My Polish grandparents are the glue which holds my family together. Which I’m sure would have made them very happy, since they drove each other crazy so much. But we are so lucky to have had them. Even though my grandpa has been gone for over twenty years now, my grandparents are both still in our lives – as they were together. I talk about them, so I hope they are in my kids lives too. If that is possible.
The nice thing about keeping people in your lives when they’re gone – is meeting other people. Strange but true. Take Patrice and Phillipe for example. Phillipe is our marina neighbour, Patrice’s friend. Phillipe came out from Paris just before the light lockdown in Bonaire began. Lucky too- as Bonaire has since tightened its borders so no tourists can enter anymore. Only repatriation and exceptional circumstance.
We’ve been hanging out a bit with Patrice and Phillipe. Phillipe is also known as Fifi. Apparently, Patrice started it when they met thirty years ago, and it hasn’t abated. Phillipe informed us separately he prefers to be called his actual name. I can’t help but hear the song to Fifi and the Flowerpots in my head. I’ve started calling him Phillipe.
Phillipe has been tutoring Lulu with her maths. Patrice set it up. I was reticent at first – Phillipe being very much retired as a banker for a French bank, and having just arrived on his holidays in Bonaire, but Patrice insisted. ‘He has nothing else to do!’
‘Well, he could just relax,’ I countered. In the end, it was Phillipe who started it. He began telling me how much he enjoyed tutoring his godson in maths. How his godson was super competitive though. I listened to it all like I was climbing a mountain. Ok, ready – we’re at the top? Enter Lulu.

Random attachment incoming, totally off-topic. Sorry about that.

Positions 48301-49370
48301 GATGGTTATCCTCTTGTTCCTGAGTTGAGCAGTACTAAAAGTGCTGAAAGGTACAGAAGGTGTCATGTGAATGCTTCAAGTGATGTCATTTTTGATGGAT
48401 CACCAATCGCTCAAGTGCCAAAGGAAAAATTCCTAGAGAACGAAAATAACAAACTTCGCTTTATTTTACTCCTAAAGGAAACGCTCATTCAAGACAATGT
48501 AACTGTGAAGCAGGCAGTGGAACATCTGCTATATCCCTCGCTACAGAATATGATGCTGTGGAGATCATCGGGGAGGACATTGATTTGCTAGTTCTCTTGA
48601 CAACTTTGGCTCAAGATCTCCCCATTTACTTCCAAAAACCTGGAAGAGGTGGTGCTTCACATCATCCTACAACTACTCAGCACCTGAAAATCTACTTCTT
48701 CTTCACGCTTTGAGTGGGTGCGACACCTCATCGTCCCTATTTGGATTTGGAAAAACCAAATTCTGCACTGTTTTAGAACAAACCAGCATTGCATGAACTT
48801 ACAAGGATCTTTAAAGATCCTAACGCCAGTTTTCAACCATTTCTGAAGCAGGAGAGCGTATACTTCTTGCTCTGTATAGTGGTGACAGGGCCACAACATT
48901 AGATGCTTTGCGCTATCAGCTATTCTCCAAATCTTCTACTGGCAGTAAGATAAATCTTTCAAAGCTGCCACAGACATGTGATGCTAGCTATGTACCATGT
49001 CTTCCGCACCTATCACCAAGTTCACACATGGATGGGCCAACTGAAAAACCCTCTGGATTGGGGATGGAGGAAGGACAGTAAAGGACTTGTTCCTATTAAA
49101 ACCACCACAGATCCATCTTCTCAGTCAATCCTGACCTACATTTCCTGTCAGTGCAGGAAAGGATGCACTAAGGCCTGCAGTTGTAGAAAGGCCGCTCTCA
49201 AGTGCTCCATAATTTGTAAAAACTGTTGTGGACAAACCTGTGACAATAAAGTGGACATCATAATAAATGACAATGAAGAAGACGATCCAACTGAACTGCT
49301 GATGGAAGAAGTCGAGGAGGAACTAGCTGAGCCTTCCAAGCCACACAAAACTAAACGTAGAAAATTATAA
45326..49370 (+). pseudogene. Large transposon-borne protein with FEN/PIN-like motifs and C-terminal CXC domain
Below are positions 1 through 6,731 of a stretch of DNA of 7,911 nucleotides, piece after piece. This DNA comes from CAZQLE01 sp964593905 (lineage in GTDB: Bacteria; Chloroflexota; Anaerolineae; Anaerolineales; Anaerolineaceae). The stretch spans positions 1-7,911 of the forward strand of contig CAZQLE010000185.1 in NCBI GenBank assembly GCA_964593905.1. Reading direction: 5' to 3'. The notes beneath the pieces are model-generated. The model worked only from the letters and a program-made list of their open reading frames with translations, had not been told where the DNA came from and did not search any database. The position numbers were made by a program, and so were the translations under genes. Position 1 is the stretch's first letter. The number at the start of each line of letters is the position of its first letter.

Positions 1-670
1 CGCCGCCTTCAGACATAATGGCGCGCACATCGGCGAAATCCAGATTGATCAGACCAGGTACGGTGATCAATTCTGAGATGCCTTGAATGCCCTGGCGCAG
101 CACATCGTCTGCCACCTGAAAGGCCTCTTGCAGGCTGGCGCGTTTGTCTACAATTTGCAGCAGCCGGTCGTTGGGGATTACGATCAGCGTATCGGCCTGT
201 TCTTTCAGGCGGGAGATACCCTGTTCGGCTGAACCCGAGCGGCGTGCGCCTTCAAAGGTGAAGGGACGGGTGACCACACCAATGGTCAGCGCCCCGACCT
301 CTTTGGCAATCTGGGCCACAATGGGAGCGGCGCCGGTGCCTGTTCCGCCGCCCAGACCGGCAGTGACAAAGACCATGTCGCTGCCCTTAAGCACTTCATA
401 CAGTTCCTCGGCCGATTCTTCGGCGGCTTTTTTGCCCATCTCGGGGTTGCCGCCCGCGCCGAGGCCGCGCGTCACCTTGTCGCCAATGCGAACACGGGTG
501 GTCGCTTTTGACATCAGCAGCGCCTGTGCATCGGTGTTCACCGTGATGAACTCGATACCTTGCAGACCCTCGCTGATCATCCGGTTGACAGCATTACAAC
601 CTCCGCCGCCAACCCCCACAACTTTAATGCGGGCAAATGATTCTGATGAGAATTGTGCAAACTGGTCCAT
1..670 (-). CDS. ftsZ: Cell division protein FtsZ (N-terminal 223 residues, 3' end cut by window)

Phillipe came to Quest the next day. And the day after that. And the day after that. In fact, Lulu has done so much maths in the last couple of weeks – difficult maths too, that she has started hiding when we hear Phillipe walking down the pontoon. Well, not really hiding. It’s a bit hard to hide on a boat.
They do their maths sessions sitting in the Quest’s shady cockpit or down below if it’s rainy. I make them snacks and ply them with water. I’ve watched Phillipe get to know Lulu. At the end of one session, he said, ‘Jack, she will run your business.’ At the end of another, he frowned. ‘Lulu is tired today. She goes too quickly.’ Each day brings new results. Different equations so to speak.
In the middle of all of this present, I get glimpses of the past. Phillipe reminds me of my grandpa. Very old-school and proper, but with a streak of adventure in him. The same sort of dry, self-effacing wit which is easily missed. It’s like finding a lost gem. The girls feel it too. Lucky I’d been rabbiting on about my grandparents for so long. Patrice meanwhile, Patrice is like my grandma. He can get things done. And he and Phillipe drive each other crazy. But that’s another story.